• Other Uses for the Rule of Three: I truly do believe that a set of three bullet-points is the most effective use of the format. You might also find that a list posted with three items will draw people in– because it reduces things down to the essence with no fluff. There’s a reason people like to be presented with three choices rather than two or five– because when it comes to pleasing human brain, it seems like ‘three’ is simply a magic number…

In the article 3-Golden Rules Of Business by Eric write: There is nothing more important to the life blood of business then these three actions: Get Customers, Keep Customers, Make Money… This is what we call ‘Prime Directive’; it’s the prime #1 mandate, top-of-the-mind focus, and the guidance that drives every decision for every manager, leader, employee, stakeholder, director… Anyone who has skin-in-the-game in the business… The Prime Directives are– not because we say they are but because they are– most elemental building blocks of business success… beyond which ‘everything else’ is merely interesting details… Notice that the Prime Directives are comprised of 3-powerful verbs– action words in the broadest sense of the meaning. Say this words often: Get, Keep, Make; Get, Keep, Make; Get, Keep, Make… Repeat them often; but most important– ‘do what the words say’ for building-sustaining a successful business…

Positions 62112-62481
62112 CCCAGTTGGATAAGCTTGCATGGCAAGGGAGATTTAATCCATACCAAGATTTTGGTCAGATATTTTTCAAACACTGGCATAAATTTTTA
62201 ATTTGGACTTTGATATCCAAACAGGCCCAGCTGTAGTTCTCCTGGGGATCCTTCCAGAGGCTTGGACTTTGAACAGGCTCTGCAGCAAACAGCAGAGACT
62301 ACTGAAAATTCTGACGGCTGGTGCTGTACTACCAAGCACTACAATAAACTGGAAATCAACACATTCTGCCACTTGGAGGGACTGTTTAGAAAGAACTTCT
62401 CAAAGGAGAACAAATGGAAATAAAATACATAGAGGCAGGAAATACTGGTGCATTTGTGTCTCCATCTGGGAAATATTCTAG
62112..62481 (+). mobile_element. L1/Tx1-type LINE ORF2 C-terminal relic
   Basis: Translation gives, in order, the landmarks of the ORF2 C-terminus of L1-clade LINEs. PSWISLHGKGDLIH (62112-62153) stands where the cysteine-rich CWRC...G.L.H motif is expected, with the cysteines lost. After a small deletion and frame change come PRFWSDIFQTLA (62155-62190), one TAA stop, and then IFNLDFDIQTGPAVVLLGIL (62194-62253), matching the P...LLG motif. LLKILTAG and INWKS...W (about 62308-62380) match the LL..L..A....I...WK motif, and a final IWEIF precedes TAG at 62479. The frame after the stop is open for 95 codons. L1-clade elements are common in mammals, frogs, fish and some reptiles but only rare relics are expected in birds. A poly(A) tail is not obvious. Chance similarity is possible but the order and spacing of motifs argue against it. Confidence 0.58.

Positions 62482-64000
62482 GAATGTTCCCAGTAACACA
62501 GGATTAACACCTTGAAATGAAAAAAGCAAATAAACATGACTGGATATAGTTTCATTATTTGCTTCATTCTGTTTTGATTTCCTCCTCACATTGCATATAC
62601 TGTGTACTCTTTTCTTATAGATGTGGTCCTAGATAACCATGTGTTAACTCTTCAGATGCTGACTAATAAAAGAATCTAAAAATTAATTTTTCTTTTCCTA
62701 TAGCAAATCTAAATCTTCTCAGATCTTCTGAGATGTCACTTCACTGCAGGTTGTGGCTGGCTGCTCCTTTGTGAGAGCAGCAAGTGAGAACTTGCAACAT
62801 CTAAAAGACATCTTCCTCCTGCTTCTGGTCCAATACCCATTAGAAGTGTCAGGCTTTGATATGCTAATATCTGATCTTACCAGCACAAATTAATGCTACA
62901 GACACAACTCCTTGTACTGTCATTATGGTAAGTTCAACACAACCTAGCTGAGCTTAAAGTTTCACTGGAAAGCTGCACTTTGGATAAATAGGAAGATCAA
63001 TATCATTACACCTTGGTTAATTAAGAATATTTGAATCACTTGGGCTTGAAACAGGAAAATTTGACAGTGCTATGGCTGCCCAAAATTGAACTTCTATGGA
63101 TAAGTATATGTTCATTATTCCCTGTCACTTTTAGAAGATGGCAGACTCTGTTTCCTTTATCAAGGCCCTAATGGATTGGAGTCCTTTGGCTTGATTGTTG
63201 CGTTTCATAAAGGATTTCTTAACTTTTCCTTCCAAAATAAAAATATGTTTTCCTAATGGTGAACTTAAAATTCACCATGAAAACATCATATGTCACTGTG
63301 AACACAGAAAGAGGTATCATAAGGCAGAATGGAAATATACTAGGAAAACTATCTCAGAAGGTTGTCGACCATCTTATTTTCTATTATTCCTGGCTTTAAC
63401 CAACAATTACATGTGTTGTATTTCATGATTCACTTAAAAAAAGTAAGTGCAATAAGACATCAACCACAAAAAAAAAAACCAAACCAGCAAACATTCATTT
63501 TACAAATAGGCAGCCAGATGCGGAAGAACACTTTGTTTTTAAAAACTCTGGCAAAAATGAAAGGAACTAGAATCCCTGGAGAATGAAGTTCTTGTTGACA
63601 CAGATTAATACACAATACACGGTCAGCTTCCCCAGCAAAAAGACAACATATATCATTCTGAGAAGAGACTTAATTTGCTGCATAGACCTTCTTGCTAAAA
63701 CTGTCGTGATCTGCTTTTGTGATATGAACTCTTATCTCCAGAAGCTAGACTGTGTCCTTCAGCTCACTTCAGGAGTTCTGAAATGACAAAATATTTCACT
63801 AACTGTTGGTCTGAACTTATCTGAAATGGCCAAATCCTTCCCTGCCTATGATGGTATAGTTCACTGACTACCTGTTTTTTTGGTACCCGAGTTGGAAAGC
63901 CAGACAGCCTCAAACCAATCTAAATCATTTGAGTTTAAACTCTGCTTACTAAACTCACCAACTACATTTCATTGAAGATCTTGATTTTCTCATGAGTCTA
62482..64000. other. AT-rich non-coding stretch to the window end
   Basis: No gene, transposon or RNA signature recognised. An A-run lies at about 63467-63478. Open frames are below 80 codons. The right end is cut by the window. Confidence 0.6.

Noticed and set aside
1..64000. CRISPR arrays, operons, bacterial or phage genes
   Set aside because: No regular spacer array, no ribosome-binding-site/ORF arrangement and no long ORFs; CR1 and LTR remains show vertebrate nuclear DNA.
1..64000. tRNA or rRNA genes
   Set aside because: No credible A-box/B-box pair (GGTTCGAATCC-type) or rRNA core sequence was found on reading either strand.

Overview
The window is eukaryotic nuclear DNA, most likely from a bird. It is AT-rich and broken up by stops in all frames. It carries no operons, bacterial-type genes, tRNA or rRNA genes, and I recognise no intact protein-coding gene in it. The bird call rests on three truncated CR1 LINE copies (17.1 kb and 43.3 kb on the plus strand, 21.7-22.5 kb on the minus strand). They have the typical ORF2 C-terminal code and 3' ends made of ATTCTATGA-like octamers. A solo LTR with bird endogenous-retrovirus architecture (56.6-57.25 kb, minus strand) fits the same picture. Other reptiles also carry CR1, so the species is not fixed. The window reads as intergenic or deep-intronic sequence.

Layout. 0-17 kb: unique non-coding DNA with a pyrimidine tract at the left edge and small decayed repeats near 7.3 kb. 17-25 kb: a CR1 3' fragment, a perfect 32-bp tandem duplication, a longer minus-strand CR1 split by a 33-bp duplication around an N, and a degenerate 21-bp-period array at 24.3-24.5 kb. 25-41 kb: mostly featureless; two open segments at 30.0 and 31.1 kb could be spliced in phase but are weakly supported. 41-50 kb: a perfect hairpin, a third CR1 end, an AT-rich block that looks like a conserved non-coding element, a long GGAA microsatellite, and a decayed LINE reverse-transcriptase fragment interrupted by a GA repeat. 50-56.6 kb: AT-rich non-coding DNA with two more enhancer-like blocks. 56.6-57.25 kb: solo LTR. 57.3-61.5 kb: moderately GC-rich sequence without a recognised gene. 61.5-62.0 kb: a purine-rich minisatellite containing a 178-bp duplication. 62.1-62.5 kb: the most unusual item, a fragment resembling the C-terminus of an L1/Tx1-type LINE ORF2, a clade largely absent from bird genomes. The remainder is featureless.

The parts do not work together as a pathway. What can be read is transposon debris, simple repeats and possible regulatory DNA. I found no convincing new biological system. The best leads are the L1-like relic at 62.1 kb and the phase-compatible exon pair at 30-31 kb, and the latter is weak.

The Rule of Three is a fun, easy-to-use… universal truth. It gives business more impact, makes marketing more effective, advertising more persuasive… We’re all aware– at least intuitively– of the power of three: A string of three– words, things, ideas… pop-up all the time in literature, expressions, storytelling… According to Wikipedia; the Rule of Three is a principle that suggests that things that come in ‘three’ are inherently– funnier, more satisfying, more effective… than other numbers of things. According to Kurt A. Carlson, Suzanne B. Shu; to produce the most positive impression of a product, service… use the ‘charm of three’ to minimize skepticism, maximize positive impression… when selling list only three positive claims… According to Carmine Gallo; the phrase– life, liberty, pursuit of happiness– is probably one the most well-crafted, influential phrases in the history of the English language… it was written by Thomas Jefferson who was a skilled writer– this famous phrase reflects a rhetorical technique that can be traced to ancient Greece– a figure of speech using three words to express one idea… The Rule of 3 is everywhere, for example; Steve Jobs applied the Rule of Three in nearly every presentation, product launch… Since it worked for Jefferson, it worked for Jobs… it can work for you– try it. According to Martin Gladwin; the human view of the world is created by interpreting what happens to us through three elements: How we think, move, feel… Personal success is a result of properly using these three closely interrelated elements. What you think is a result of how you feel, and where you are. How you feel is a result of what you think, and what you’re doing. And what you do is a result of how you feel, and what you think. If any of these three elements isn’t right then look to change the other two. Once you get all three working together, your options are enormous… Just think about that for a while… It’s really that simple…